We asked Guy Beaven of Abbey Lofts for any tips when planning a conversion. Guy said: ‘Remember, that tranquil setting that comes with a lack of clutter in the final room, achieved with careful attention at the design stage.’
Keep in mind: budget, it can run away if you’re not careful!
When it comes to loft conversion costs, issues of build-type and budget go hand-in-hand: the type of build impacts the budget, and the budget you have will almost certainly influence the variety of designs available to you. For example, if your budget extends to the cost of a Mansard loft conversion, then issues of limited headroom, which can significantly influence the design options, will have no impact,
So, it’s essential to be clear about your budget before starting, with a contingency budget if possible to allow for necessary extras within the design your budget buys you. Discussing your budget with your loft conversion professional is helpful when approaching design ideas. The experts can help you be realistic about what is possible or extras to include in the design. For example, if the current budget allows for a WC en-suite but doesn’t extend to installing a shower, adding the shower plumbing but not the installation may not break the budget now but could be cost-effective later on when installing a shower becomes possible.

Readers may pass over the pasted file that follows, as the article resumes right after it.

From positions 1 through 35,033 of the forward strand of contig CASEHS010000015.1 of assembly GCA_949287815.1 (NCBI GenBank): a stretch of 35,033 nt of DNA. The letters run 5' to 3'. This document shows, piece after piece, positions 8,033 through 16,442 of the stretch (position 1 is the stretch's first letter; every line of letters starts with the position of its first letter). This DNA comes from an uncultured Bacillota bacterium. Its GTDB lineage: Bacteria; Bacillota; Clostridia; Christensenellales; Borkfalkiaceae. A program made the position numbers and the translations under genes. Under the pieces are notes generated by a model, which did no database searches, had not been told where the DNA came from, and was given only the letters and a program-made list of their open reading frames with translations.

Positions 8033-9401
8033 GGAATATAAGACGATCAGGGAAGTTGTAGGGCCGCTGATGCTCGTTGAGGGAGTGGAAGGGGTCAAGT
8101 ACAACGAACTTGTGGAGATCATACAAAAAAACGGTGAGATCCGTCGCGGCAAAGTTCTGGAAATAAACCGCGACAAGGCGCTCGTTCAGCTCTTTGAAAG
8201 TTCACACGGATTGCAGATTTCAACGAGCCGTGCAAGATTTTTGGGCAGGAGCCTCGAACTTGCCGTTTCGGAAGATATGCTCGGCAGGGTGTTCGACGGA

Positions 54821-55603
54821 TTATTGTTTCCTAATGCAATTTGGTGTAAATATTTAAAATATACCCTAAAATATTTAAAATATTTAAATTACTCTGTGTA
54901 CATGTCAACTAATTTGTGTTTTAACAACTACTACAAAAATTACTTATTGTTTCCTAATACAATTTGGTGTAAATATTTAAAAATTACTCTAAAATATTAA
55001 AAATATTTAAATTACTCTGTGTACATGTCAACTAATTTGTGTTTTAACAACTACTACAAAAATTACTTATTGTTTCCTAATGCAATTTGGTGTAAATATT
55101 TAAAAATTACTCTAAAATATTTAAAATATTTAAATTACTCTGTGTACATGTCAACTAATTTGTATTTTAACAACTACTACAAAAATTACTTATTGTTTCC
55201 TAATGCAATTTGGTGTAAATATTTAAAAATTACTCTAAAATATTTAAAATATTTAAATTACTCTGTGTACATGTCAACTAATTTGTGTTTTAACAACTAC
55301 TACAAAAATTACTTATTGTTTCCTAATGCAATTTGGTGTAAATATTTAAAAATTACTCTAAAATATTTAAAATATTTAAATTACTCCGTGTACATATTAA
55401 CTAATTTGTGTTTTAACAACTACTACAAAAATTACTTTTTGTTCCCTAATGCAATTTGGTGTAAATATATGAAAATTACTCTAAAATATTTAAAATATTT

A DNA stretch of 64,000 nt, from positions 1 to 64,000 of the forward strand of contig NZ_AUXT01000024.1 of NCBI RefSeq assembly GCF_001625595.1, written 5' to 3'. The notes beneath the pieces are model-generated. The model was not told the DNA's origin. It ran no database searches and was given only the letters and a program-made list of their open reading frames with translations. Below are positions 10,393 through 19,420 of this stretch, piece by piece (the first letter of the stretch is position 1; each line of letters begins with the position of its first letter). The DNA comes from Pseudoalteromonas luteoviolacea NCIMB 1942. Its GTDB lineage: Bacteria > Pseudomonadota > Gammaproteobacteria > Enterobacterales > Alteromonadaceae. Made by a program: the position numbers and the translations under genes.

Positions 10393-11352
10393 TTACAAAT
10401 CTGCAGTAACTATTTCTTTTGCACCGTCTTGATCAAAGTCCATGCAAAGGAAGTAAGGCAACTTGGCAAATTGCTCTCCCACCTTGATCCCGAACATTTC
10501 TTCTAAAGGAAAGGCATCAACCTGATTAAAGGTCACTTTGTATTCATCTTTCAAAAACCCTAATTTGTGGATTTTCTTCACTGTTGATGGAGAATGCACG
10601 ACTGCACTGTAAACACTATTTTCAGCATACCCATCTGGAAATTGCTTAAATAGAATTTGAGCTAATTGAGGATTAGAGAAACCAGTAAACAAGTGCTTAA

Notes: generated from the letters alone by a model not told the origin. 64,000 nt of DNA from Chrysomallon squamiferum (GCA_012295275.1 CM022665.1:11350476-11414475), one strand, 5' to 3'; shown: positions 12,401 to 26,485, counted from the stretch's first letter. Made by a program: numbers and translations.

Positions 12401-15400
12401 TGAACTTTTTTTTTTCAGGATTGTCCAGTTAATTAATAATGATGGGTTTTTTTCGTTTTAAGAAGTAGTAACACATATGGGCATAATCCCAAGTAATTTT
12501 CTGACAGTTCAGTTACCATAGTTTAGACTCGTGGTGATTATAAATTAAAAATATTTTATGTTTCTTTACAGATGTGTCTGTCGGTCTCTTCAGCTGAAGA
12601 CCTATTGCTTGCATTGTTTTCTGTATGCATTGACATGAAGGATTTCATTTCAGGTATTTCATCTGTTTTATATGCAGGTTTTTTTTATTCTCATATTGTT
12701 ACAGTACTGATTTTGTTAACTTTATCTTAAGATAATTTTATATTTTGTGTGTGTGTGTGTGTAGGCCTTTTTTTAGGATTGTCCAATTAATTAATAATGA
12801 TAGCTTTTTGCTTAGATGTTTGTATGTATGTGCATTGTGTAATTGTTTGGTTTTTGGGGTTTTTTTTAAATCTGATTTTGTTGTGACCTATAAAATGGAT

Don’t forget to factor in the utilities.
Current utilities may also affect both design and budget. For example, working around a tank in the loft can impact function, budget and structure.
Do you need planning consent?
A final, crucial aspect of the design stage is planning, precisely any likely planning requirements or restrictions. For example, although many loft conversions fall under permitted development and may not require actual planning permission, building regulations need following and planning permission may be necessary if there are issues like living in a conservation area.
So, liaise closely with the planning office and your loft designer or architect early on to ensure that designs comply with planning requirements or restrictions. For example, windows often fall under specific planning guidance to provide a balance between making the most of the views or creating headroom (for the user), respecting privacy (of the neighbours) and impact on the look of the local environment (community). For such reasons, the planners may not allow dormers with roof lights required instead.
Finally, keep in mind that your loft conversions specialist is happy to offer advice about all aspects of design and planning, so do take professional advice.